A billionaire philosopher has endorsed a parenting technique that allows generous time for smoking, drinking wine and having sex.
Elisabeth Badinter, a 68-year-old mother of three who is the 13th richest French citizen according to Forbes, has published a book about parenting the French way.
Now, her controversial methods have sparked anger from U.S. mothers.
Controversial: Elisabeth Badinter, a French woman and one of France's richest citizens, has written a book about parenting that has angered New York women
Titled The Conflict: How Modern Motherhood Undermines The Status Of Woman, the book has led many mothers to speak out about how French women who preach about their lives, frustrate them.
Ms Badinter is the daughter of the founder of Publicis Groupe, a French communication firm based in Paris.
In March, she was found by the magazine to have a net worth of $1.1billion. She has served as the chair of the board for Publicis Groupe since 1996.
Her opinions on parenting include the condemnation of breastfeeding as well as the belief that women lose part of their identity when they become a mother.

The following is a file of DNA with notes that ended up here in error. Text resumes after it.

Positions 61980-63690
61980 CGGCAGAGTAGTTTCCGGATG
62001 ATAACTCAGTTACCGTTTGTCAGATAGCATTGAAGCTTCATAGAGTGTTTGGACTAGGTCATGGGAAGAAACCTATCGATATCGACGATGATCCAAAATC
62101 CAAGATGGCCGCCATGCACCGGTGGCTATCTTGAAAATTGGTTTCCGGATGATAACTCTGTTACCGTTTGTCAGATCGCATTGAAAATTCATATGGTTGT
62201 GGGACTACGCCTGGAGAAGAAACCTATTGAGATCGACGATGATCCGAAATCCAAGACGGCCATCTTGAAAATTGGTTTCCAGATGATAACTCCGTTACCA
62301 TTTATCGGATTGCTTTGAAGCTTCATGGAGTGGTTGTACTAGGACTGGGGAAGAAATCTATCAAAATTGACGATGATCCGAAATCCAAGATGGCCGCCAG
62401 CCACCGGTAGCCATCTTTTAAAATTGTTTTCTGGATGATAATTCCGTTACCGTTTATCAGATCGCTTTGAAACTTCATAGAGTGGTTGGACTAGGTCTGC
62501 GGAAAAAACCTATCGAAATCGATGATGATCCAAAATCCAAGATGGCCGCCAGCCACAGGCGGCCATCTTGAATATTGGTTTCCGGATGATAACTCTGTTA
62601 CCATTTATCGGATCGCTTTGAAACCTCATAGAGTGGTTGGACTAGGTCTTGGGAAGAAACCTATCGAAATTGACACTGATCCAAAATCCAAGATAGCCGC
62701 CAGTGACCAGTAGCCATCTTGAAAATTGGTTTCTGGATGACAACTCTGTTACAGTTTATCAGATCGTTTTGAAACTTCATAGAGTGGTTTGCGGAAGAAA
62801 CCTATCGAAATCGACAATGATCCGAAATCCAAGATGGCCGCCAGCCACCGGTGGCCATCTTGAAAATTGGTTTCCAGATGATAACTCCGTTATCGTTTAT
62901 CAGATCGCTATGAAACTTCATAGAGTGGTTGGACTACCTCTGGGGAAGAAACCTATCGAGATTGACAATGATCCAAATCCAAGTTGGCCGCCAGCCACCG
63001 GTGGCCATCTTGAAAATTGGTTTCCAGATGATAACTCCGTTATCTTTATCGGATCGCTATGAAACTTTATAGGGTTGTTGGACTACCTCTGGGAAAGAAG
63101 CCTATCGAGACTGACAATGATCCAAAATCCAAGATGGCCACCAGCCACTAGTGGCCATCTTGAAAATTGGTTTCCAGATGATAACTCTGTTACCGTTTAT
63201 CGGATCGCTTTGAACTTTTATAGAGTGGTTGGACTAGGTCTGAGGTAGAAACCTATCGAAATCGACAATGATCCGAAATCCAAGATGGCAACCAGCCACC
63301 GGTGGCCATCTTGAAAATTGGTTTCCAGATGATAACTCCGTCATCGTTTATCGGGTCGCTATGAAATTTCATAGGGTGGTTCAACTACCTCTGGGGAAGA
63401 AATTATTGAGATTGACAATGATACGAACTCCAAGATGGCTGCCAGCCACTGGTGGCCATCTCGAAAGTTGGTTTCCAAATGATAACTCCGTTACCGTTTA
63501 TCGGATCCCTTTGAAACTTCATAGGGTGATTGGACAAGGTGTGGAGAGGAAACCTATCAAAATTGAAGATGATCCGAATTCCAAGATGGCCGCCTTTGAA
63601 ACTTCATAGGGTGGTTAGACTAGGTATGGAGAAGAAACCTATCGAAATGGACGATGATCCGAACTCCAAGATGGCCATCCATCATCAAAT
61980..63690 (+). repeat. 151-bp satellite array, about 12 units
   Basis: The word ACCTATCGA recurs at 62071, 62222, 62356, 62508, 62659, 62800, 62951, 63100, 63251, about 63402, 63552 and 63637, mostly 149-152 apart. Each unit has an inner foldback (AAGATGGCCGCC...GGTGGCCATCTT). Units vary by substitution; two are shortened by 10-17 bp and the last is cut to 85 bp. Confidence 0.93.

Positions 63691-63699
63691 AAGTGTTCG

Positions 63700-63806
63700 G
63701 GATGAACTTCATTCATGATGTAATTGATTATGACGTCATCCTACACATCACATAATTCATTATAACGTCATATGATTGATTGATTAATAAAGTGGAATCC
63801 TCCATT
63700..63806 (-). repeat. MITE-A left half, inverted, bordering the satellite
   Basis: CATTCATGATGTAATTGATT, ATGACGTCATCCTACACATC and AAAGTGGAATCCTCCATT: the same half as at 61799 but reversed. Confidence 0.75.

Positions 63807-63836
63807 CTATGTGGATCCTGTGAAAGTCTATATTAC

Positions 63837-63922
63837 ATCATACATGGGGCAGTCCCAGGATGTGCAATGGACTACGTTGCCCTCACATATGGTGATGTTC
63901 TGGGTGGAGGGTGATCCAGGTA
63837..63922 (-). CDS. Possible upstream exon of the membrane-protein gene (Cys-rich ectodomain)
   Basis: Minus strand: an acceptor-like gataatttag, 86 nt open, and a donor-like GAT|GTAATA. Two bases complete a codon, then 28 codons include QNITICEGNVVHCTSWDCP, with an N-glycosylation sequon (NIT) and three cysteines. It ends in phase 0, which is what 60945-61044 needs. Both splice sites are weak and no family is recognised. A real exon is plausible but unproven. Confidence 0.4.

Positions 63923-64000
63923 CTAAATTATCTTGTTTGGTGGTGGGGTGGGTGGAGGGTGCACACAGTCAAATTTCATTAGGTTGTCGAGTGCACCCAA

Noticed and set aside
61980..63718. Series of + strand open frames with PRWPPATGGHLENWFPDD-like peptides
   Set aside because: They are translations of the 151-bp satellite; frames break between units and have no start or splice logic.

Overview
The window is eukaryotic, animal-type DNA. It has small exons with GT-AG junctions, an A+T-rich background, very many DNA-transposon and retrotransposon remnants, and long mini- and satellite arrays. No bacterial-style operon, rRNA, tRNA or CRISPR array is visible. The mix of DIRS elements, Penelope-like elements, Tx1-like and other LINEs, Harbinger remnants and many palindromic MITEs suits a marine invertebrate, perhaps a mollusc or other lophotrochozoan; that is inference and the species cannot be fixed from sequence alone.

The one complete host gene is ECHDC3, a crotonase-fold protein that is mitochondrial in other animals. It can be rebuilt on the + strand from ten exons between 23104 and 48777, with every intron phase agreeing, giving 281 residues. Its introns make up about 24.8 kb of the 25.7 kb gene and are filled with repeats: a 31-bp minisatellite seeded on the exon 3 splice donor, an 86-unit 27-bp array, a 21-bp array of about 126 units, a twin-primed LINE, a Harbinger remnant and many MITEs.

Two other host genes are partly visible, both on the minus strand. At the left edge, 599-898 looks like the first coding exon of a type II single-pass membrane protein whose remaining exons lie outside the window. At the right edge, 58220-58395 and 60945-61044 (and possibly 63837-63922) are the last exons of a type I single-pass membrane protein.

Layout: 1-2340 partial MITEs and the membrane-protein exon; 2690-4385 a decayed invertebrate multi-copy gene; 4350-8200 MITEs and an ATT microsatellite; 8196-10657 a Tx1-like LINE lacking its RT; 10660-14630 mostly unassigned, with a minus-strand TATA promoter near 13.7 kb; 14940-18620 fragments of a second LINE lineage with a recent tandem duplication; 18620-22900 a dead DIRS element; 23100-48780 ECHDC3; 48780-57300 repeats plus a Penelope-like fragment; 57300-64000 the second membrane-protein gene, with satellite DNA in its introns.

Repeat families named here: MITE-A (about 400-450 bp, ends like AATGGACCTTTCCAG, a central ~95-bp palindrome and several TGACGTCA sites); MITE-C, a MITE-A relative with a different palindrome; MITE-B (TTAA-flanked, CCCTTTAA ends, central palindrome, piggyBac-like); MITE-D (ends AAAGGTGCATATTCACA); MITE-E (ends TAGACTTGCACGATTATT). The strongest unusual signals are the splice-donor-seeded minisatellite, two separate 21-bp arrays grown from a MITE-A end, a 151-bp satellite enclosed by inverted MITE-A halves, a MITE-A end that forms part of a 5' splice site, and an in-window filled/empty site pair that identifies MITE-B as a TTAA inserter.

One part of the book reads: 'Bottle-feeding mean[s] a woman has freedom of movement and could be replaced as her child's caregiver therefore restoring the ability to be both mother and woman.'
Literature: The billionaire's book (pictured) also condemns breastfeeding
Elaine Cipriano, a mother of two from Queens, New York, told the New York Post: 'I'm getting sick of these books about how other cultures do everything better than our own. I don't think we need any more of that.'
Fiona Schaeffer, an attorney and mother of two from New York, showed similar frustration.
She said: 'It's a very popular thing to bash American parents, particularly American mothers.
'There's a new book out every year. One year it's the Chinese Tiger Mom, the next year it's the French model.
'I don't know how easygoing French parents are. I mean, the fact that they get their kids to behave in restaurants; I've never seen that achieved through easygoing-ness.'
Kelcey Kintner, a mother from Westchester, New York, believes that raising a child well has nothing to do with being French.
She said: 'A young kid who can sit through a long adult dinner is not necessarily a happy child. Just because kids are well-behaved doesn't mean they're happy.'
Elizabeth Hines, a mother of one from Manhattan, said Ms Badinter's opinions provide a single school of thought that is certainly not the definitive one.
She said: 'The whole point of the [women's rights] movement was that women should have a choice. The point was not to make everyone follow the same path.'
Mrs Cipriano agreed.
She said: 'We take these hot topics and assume everyone is doing them but really I think we're all just sort of muddling through the day.'
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